In accordance with their carefully laid out plan, Altuniya first raised the standard of revolt. Raziya immediately marched out of Delhi to quell the revolt. The Turkish nobility under Aitigin took advantage of her absence to capture Yakut and put him to death. They then joined up with Altuniya to defeat and capture Raziya. She was entrusted to the care of Altuniya while the rest of the nobles returned to Delhi. Raziya was imprisoned in April 1240 at Qila Mubarak in Bhatinda but she enjoyed all the royal privileges. She was allowed to offer the Friday prayers at the Hajirattan mosque. Altuniya visited her regularly and it was not long before the two got married. Raziya was released in August 1240.
Meanwhile her brother Muizuddin Bahram usurped the throne on 21st April, 1240. Altuniya and Raziya decided to wage war against him and recover the throne. They marched towards Delhi. But they suffered a crushing defeat at the hands of Muizuddin Bahram. According to some sources Bahram had them captured and executed the next day. Other sources state that they fled from Delhi and reached Kaithal where they were both robbed and killed by Jats in October 1240. Thus ended the life of one of the most illustrious rulers India had ever known.
The Turkish nobility had put Muizuddin Bahram on the throne with the clear understanding that he would give them a free hand in ruling the country and that he would not meddle in these affairs. The nobility set about their business straight away. Malik Ikhtiar-ud-din Aitigin, who had headed the conspiracy against Raziya Sultan, was appointed to the newly-created post of Naib-i-Mamlikat (Commissioner). He considered himself equal to the Sultan and took all measures to increase his power and prestige. However, he exceeded his limits when he married a sister of the Sultan and claimed royal privileges such as keeping an elephant tied at the gates of his palace and having the drums beaten there. Sultan Bahram felt that he could not take any more of such presumptuousness and he had Aitigin murdered. One of the 40 nobles, Badr-ud-Din Sunqar, who was the Amir-i- Hajib, now appropriated all the powers which were formerly exercised by Aitigin. Soon enough he too met with the same fate as Aitigin’s.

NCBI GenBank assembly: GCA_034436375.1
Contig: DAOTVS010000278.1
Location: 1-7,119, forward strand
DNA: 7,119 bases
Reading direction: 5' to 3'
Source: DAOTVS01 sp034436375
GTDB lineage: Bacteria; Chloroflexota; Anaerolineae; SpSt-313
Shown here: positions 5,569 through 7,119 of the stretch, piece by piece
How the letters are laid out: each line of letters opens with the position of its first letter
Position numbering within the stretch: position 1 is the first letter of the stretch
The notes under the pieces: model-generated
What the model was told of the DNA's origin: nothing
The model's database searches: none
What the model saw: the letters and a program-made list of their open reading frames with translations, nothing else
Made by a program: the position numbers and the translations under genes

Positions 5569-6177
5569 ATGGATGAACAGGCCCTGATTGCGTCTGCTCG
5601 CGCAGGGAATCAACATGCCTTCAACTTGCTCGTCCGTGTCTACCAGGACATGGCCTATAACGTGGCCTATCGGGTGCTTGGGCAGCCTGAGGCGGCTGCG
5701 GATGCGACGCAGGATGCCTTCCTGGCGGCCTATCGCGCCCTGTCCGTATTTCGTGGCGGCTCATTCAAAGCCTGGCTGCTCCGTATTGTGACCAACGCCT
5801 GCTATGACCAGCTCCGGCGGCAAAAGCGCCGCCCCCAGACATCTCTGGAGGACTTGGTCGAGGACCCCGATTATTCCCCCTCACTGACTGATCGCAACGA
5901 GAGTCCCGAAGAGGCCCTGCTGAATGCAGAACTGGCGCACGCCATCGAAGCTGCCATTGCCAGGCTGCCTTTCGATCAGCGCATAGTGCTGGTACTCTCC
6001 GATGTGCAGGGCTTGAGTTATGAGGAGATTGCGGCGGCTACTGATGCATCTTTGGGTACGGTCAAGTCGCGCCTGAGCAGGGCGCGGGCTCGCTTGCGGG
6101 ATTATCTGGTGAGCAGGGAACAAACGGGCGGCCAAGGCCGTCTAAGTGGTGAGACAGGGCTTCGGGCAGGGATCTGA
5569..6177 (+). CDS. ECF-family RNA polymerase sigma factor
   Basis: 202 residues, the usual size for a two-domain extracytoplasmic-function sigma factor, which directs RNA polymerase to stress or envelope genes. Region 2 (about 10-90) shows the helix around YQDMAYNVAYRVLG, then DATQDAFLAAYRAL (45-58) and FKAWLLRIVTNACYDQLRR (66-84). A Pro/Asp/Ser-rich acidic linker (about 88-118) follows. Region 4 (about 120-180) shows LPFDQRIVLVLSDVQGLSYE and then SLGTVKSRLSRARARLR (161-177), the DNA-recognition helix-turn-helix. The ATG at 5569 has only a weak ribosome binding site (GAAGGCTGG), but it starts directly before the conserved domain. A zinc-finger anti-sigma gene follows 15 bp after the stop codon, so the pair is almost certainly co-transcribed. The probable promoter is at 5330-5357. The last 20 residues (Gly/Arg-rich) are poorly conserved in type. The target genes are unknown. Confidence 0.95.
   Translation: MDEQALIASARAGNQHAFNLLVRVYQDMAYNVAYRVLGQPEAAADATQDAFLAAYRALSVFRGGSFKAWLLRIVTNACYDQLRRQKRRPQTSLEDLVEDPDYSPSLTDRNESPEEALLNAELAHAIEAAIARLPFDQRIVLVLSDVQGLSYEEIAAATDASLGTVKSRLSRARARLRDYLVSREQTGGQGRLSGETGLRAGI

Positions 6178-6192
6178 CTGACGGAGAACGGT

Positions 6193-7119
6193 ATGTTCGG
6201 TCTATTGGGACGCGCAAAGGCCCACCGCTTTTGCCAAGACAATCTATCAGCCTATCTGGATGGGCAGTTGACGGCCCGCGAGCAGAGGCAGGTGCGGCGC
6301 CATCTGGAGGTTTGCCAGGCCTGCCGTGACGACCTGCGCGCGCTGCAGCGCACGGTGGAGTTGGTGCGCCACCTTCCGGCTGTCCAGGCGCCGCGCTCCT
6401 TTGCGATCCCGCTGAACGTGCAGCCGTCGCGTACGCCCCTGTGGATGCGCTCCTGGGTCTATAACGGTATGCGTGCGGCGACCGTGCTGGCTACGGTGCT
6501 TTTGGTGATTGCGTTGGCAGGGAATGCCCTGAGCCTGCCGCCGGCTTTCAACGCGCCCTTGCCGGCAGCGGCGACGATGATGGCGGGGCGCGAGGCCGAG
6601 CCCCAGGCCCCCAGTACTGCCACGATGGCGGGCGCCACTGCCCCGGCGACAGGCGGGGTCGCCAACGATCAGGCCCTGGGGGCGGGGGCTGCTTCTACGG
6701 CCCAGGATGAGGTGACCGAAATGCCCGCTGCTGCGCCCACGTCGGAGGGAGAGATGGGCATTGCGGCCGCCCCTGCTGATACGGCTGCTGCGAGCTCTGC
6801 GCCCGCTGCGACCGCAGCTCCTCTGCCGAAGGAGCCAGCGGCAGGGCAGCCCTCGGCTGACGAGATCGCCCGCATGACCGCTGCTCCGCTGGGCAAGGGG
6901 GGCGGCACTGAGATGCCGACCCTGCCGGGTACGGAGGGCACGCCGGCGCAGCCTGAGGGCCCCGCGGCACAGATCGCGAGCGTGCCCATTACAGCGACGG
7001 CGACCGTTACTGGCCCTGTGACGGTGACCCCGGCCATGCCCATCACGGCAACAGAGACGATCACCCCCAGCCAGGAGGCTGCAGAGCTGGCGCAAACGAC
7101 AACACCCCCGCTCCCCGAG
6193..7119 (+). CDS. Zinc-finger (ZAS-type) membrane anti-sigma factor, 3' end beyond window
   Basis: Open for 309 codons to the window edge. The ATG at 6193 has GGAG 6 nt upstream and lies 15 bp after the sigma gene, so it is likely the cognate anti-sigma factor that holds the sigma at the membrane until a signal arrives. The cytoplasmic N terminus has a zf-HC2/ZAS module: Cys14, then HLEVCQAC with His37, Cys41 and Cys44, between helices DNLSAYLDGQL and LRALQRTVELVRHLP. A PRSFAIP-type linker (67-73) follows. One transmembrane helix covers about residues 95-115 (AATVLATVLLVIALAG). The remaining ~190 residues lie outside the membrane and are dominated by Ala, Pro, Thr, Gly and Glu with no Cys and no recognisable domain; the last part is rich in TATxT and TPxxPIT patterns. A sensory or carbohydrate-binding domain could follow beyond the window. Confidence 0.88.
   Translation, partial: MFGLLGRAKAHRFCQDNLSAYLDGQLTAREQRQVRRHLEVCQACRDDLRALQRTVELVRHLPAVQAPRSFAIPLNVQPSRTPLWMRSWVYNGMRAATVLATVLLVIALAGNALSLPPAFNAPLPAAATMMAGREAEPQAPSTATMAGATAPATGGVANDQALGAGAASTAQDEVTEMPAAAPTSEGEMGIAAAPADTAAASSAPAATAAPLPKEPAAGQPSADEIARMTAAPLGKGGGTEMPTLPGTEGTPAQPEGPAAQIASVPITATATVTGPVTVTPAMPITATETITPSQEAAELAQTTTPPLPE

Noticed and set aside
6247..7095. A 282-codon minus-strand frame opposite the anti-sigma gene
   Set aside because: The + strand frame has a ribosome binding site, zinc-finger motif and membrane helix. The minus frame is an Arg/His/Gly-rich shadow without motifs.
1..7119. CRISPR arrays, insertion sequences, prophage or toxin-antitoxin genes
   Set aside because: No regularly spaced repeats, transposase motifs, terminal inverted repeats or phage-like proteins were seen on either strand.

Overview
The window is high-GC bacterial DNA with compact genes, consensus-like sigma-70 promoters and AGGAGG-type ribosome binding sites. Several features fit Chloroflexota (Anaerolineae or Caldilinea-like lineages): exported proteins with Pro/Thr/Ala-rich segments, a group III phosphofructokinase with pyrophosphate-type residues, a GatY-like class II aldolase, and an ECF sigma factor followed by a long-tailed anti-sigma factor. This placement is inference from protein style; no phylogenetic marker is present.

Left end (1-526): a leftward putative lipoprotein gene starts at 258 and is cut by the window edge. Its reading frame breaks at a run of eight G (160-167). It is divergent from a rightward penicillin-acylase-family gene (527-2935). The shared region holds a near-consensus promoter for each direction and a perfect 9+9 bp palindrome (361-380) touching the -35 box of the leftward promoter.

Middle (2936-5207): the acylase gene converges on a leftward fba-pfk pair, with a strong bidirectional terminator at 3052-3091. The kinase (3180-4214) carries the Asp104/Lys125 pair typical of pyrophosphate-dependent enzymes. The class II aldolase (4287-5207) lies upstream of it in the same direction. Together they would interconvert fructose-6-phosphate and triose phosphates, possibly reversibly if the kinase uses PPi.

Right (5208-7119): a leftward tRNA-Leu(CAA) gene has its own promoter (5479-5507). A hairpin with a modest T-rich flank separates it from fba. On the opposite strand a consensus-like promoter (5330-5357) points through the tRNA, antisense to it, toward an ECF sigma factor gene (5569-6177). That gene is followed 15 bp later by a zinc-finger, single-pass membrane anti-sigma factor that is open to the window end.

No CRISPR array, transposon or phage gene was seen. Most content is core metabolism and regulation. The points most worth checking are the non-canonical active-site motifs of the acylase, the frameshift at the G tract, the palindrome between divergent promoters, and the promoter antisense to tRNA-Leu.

The deaths of these two nobles alarmed the rest of the nobility and they joined hands with the ulema (the clergy) in a conspiracy bid against Bahram. They got their opportunity during the invasion of the Mongols in 1241. The invaders failed to take Multan but they marched towards Lahore and captured it in December 1241. The city was weakly defended and a force sent by Bahram failed to save the situation. The governor fled the city while the inhabitants were subjected to plunder and massacre, by the invading army. It was during this period of unrest that Bahram was murdered (1242).
Ala-ud-din Masud was the son of Ruknuddin, who had ruled for seven months before Raziya Sultan succeeded to the throne. Ala-ud-din was the seventh ruler of the Slave dynasty. His rule lasted till 1246 during which period the Sultanate began to break up.
Tamar Khan, the governor of Bengal, not only declared the independence of his province from the Sultanate but annexed Bihar as well. Multan and Uchh too broke away while the Khokhar tribe in the salt ranges of Punjab became increasingly aggressive. The Hindu chieftains in the Gangetic valley rose up in revolt against the Sultanate. This weak monarch was deposed in 1246 by the 40 nobles and replaced by Nasiruddin Mahmud another grandson of Iltutmish. Ala-ud-din was assassinated after his overthrow.
Nasiruddin Mahmud was a young lad of 17 years when he succeeded to the throne in 1246. This gentle youngster was totally devoid of ambition. It is said that he had earlier served as governor of Bahraich during the reigns of his predecessors. He was of a very pious nature and devoted himself solely to religious activities, leaving all administrative responsibilities to the Turkish nobility who ruled on his behalf. Chief among these nobles was Ghiasuddin Balban who was the main prop behind the young Sultan.
Balban as minister under Nasiruddin
Balban, who was an Ilbari Turk, began life as a slave. Shamsuddin Iltutmish had purchased him from a Sufi teacher of Basra named Khwaja Jamal ud-din. Balban, whose first appointment was that of a humble water carrier, was quickly elevated to the position of Khasdar (king’s personal attendant) by Iltutmish. During the reign of Raziya Sultan he was made amir-i-shikar or lord of the hunt. This position entailed military and political responsibilities. He made rapid strides in his career after the overthrow of Raziya Sultan. During the reign of Bahram Shah, he earned the fief of Rewari and later on became the jagirdar of Hansi. He had become one of the most important amirs among the Chalisa or the Turkish nobility of Delhi. He played a prime role in the overthrow of Ala-ud-din Masud and with the support of the Turkish nobility he ensured the accession of Nasiruddin Mahmud to the throne.